Prior to completing a PhD at the University of New Brunswick in 2010 and joining the faculty of Wilfrid Laurier University, I worked for several years in the government and non-governmental sectors of Canada, the United States and Mexico in a number of areas including Canada’s foreign policy toward Latin America and the Caribbean, North American integration, the inclusion of non-governmental actors in international organizations and Summits, social policy and poverty eradication, and foreign qualification recognition. I have spent, and continue to spend some of the best moments of my life working, studying and traveling in Mexico, and I am developing academic connections and research projects in continental Africa.
My research examines migration, with a specific focus on immigrant and refugee youth, migrants with precarious immigration status, and the securitization of the international refugee determination process. I am currently leading a SSHRC Insight Grant-funded study of the postsecondary transition of African Refugee youth across Canada. The national project involves African scholars and education specialists at six Canadian universities along with several community organizations. Four SSHRC-funded community engaged projects involving families with refugee backgrounds from the Horn of Africa in Waterloo and Hamilton, ON are connected to the larger national study.
In addition to my Canadian-based research, I have ongoing projects in Mexico including studies of Central American and African asylum seekers with colleagues at el Colegio de la Frontera Sur (ECOSUR) and El Tec de Monterrey (ITESM), and narratives of stranded migrants in Mexico and Morocco with WLU colleague Dr. Abderrahman Beggar. I am also deeply involved in ongoing research on the intercultural competence of university students and the ethics of conducting international field courses and internships in Mexico and Ghana.
I consider myself a qualitative researcher who loves to listen to people’s stories. I believe in George Marcus’s (1995) exhortation to “follow the people, not just the places that they are going, but also to the places they happen to go along the way.” I am a member of several research institutes and networks including the Tshepo Institute for the Study of Contemporary Africa (WLU where I serve as current director), the Balsillie School for International Affairs, The Centre for Research on Security Practices (WLU), the International Migration Research Centre (WLU), the Centre for Refugee Research (York), Pathways to Prosperity, and I am on the organizing committee for the annual Strangers in New Homelands Conference at the University of Manitoba.
I have published two books: “Getting Used to the Quiet: Immigrant Adolescents’ Journey to Belonging in New Brunswick, Canada” (McGill-Queen’s University Press, 2012), which made a valuable contribution to the academic literature on immigration to small cities and rural communities, and “Immigrant Youth in Canada: Theoretical Approaches, Practical Issues, and Professional Perspectives” (Oxford University Press, 2018), the first university-level textbook on immigrant youth in Canada. I have also published several articles in national and international peer-reviewed journals and frequently contributes short articles and opinion pieces to newspapers. I am the recipient of the 2018 Donald F. Morgenson Faculty Award for Teaching Excellence in Internationalization.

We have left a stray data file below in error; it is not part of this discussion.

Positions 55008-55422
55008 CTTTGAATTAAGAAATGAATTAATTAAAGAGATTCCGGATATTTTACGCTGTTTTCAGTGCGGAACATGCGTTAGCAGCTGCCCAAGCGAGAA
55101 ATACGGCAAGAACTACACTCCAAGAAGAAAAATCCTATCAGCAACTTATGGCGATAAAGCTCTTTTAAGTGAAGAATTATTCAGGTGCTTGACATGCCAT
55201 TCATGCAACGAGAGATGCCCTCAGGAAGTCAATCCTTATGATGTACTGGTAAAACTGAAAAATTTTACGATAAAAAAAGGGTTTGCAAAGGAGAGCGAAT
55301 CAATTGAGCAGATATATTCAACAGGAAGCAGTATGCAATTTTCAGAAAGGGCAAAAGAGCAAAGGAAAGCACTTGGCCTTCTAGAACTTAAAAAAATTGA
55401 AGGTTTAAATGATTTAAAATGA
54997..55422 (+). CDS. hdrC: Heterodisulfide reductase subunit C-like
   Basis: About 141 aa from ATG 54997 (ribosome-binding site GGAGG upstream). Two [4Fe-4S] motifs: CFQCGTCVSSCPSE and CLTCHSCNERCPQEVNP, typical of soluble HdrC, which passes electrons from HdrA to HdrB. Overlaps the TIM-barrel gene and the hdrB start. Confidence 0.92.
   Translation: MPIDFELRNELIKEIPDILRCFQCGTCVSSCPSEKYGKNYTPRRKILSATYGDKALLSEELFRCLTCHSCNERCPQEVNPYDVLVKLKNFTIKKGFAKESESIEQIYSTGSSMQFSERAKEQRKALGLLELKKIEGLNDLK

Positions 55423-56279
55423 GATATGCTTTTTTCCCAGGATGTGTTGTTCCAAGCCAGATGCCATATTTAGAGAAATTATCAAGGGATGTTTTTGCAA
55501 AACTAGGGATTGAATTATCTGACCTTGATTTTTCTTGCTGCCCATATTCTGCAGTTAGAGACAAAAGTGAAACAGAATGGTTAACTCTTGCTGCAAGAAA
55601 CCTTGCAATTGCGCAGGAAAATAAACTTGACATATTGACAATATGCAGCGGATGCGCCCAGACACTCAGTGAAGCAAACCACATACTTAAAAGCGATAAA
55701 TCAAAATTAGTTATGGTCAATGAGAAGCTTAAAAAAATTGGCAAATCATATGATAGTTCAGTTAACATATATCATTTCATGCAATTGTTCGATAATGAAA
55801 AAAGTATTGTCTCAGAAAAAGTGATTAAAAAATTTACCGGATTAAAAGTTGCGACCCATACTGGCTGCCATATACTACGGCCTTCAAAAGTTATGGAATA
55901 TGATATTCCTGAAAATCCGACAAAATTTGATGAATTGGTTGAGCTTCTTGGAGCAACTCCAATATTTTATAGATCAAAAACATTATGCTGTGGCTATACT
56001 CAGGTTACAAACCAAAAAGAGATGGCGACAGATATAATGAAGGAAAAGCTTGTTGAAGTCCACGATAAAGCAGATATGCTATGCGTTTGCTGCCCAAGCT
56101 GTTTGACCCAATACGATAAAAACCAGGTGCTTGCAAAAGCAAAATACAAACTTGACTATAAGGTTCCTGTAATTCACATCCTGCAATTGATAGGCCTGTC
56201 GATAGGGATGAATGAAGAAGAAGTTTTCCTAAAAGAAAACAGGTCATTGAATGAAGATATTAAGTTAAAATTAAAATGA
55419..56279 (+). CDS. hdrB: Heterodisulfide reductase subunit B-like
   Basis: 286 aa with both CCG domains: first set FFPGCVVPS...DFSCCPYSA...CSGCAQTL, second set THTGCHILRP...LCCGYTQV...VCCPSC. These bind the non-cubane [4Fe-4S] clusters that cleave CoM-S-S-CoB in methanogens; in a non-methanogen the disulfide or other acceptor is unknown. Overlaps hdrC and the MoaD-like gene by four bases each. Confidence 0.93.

I am Cross-Appointed with the MA in Religion, Culture and Global Justice program, the PhD in Global Governance and the Masters in International Public Policy Programs and welcome the supervision of graduate students. I have research assistantship opportunities for senior undergraduate students interested in the field of immigration and I am always looking for Spanish-speaking students.
Wilson-Forsberg, S. and Parra, C. (2021) “Hanging on to Hope in a Mexican Migrant Shelter: The Empowering Potential of Albergue Tochán/ Aferrándose a una esperanza en una casa de migrante mexicana: el potencial empoderador de Albergue Tochán.” Canadian Journal of Latin American and Caribbean Studies, 47(1).
Shizha, E., Abdi, A. A., Wilson-Forsberg, S., and Masakure, O. (2020). “African Immigrant Students and Postsecondary Education in Canada: High School Teachers and School Career Counsellors as Gatekeepers.” Canadian Ethnic Studies Special Issue Beyond Blackness: Sub-Saharan Immigrant Knowledge and Agency in Canada 52(3), 67-86.
Wilson-Forsberg, S., Monaghan, S. R. and Correa Corrales, D. (2022). Witnesses to Inhumanity on Shifting Terrain: Embracing an Ethic of Discomfort for Optimal Learning in an International Field Course. Education, Citizenship, and Social Justice. DOI 10.1177/17461979221097073
Wilson-Forsberg, S., O. Masakure, & R. Kimani-Dupuis (Forthcoming). “Weathering the Storm: Engaging Mothers with refugee Backgrounds to Assist their Children with Online Schooling during the Covid-19 Pandemic,” Journal of Refugee Studies, Special Issue.
Wilson-Forsberg, S., Masakure, O., Shizha, E., Lafrenière, G., and Mfoafo-M’Carthy, M. (2019). “Great Expectations: Perspectives of Young West African Immigrant Men Transitioning to the Labour Market without Postsecondary Education.” Journal of International Migration and Integration, DOI: https://doi.org/10.1007/s12134-019-00718-4.